Any number can be written in the form of binary representations, with just 0 and 1 bits. For example, the binary representation of 2 is 10, 7 is 111, and 8 is 1000. So in this article, we will discuss the Sort Integers By The Number Of 1 Bits leetcode problem based on Dynamic Programming.

**Sort Integers by the Number Of 1 Bits problem**

**In the Sort Integers by the Number of 1 Bits problem, we have given an integer array and we have to sort this array according to the number of set bits of each integer. If there is a tie, you should sort them in ascending order.**

Let’s understand this with an example:

**Input:** [1, 2, 3, 4, 5]

**Output:** [1, 2, 4, 3, 5]

**Explanation:** Integers having set bit 1: **1, 2, 4 **as shown in the image

Integers having set-bit 2: **3, 5 **as shown in the image

**Bubble Sorting** **Approach**

**Bubble Sorting**

Using Bubble sorting to sort integers by the number of 1 bits, we will calculate the total number of set bits (bits with value 1) for each integer in the array and store them in another array with their indexes. Once we have calculated all the set-bits, we will sort the array using bubble sort in which we will keep on pushing the large value at the end of the array.

Here’s how that will happen. Take this example:

- First, create a vector of pairs that will store the number of set bits and the index of that set bits.

- Now calculate set bits for all the integers in the array and store them in the vector.

- Now sort them by pushing the largest value at the end of the array. As you can see in this example.

- Now create another vector and store the values of the integers from the original array associated with the indexes in the sorted array.

The time complexity for the above solution is O(n^2) where n is the size of the array. As we are doing bubble sort whose time complexity is O(n^2). So the overall time complexity is O(n^2). The space complexity for the above code is O(n) as we are storing the value in another vector for sorting.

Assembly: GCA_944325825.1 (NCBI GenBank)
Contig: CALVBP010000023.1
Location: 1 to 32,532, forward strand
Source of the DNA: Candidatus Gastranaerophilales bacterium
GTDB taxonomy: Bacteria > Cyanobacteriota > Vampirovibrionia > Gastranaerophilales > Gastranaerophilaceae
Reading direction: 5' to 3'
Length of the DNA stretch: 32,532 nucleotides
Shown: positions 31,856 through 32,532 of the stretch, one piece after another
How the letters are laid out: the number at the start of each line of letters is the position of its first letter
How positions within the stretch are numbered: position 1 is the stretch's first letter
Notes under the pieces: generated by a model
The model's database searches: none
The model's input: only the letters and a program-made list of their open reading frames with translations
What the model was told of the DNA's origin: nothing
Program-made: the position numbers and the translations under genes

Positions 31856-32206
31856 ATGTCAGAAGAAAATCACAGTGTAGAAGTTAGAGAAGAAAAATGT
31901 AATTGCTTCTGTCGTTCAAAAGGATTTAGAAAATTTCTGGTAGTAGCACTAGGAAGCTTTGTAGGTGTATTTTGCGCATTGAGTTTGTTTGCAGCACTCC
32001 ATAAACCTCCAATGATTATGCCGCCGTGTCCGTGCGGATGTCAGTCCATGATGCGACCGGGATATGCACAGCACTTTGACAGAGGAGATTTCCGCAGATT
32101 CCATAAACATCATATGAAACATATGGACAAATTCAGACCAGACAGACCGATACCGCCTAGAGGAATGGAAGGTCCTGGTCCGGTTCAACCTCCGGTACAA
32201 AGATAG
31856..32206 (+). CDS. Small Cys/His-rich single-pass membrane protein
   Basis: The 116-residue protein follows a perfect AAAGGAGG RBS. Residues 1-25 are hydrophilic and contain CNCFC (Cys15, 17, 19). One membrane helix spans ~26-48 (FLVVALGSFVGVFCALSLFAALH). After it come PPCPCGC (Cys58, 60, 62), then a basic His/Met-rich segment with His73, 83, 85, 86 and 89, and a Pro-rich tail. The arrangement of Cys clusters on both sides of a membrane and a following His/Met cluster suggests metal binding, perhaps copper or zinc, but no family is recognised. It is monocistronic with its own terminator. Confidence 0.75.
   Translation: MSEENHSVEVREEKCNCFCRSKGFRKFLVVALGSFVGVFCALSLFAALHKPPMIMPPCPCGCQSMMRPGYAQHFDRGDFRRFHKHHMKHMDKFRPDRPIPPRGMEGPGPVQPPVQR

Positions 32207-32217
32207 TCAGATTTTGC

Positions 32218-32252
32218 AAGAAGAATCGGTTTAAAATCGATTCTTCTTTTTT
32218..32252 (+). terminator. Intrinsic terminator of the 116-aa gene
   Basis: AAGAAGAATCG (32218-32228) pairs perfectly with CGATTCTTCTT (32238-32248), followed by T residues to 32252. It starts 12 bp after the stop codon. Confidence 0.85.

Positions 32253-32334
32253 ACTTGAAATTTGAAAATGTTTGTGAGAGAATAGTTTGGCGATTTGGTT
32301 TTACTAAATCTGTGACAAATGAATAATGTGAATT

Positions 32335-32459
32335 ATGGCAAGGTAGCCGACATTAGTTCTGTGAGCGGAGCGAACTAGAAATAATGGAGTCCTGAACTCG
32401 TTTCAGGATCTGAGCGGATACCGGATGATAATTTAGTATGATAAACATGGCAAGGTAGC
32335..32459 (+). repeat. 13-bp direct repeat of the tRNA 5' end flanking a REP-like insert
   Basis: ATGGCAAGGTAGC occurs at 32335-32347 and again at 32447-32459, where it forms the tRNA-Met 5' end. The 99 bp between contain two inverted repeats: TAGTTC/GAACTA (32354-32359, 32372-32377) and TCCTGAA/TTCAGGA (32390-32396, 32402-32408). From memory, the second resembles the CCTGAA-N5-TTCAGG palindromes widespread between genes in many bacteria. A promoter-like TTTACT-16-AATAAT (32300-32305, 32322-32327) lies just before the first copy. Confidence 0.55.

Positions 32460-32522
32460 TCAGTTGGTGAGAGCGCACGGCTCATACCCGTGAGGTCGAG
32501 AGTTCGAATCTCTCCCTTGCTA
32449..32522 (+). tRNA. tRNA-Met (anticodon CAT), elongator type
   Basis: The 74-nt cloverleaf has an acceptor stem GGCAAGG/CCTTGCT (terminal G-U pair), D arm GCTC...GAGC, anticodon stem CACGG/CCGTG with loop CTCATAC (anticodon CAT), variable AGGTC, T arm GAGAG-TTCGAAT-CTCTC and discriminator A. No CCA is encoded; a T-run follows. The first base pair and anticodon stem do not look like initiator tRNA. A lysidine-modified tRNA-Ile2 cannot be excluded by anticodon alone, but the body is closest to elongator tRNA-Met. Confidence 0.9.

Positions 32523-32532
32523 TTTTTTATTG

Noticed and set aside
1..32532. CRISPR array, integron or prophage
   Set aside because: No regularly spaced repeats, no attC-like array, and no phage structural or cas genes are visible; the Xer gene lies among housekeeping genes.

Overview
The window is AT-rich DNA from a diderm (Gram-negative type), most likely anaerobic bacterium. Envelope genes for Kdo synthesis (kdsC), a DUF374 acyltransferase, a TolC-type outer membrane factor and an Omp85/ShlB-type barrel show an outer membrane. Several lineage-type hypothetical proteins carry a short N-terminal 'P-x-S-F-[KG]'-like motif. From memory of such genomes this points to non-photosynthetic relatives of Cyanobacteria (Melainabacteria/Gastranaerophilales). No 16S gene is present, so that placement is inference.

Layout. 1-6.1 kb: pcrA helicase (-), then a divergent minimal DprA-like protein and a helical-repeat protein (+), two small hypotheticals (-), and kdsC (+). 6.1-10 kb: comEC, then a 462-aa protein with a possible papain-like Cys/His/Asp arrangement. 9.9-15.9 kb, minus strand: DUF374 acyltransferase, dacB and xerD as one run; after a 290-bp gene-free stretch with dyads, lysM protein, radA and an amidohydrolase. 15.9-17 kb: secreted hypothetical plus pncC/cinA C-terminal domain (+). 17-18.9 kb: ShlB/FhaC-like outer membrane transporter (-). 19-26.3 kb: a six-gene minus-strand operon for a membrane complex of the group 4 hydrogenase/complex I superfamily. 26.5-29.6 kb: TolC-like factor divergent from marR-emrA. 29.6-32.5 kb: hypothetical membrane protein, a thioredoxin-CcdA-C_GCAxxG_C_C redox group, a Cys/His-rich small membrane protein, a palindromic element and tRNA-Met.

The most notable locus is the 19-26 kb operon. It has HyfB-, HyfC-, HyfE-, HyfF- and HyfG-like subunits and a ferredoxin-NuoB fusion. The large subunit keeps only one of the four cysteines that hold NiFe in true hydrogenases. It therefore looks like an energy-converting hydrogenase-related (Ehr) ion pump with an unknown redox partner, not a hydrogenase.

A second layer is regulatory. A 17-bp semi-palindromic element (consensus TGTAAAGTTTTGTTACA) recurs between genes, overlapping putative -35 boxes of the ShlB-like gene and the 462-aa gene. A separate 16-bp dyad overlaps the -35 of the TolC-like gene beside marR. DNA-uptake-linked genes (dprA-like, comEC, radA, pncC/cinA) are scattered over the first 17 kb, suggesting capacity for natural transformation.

**Optimized Approach: Sorting Function**

In the previous approach, we are doing bubble sort which causes our time complexity to O(n^2) which is huge. To reduce this time complexity we can use a hash map which reduces the time complexity to O(n log(n)).

But we can also reduce the time complexity by using an in-built function i.e. sorting. If you do not want to solve it using the inbuilt function, you can also solve it using merge sort.

Let’s examine this approach step by step:

- First, create a vector of pairs that will store the number of set bits and the index of that set bits.
- Now calculate set bits for all the integers in the array. This could be done by iterating over the number till it becomes 0 and performing an AND operation with that number and 1.
- If it returns 1 after the operation means the bit present at the 0th position is set. Now increase your count by 1. Now right-shift the number and repeat the whole process till we reach 0.
- Now sort them by using the inbuilt sort function
- Now create another vector and store the values of the integers from the original array associated with the indexes in the sorted array.

The time complexity is now O(n log(n)) where n is the size of the array. As we are doing merge sort whose time complexity is O(n log(n)). So the overall time complexity is O(n log(n)). The space complexity is O(n) as we are storing the value in another vector for sorting.

**Sorting Original Array**

In the above approaches, we are sorting our resultant array. We can also solve this question by sorting the given array. If the original array is sorted means all the values are already in ascending order so we will create a vector of vector. Each index represents a total number of set bits and stores the integers having that set bit.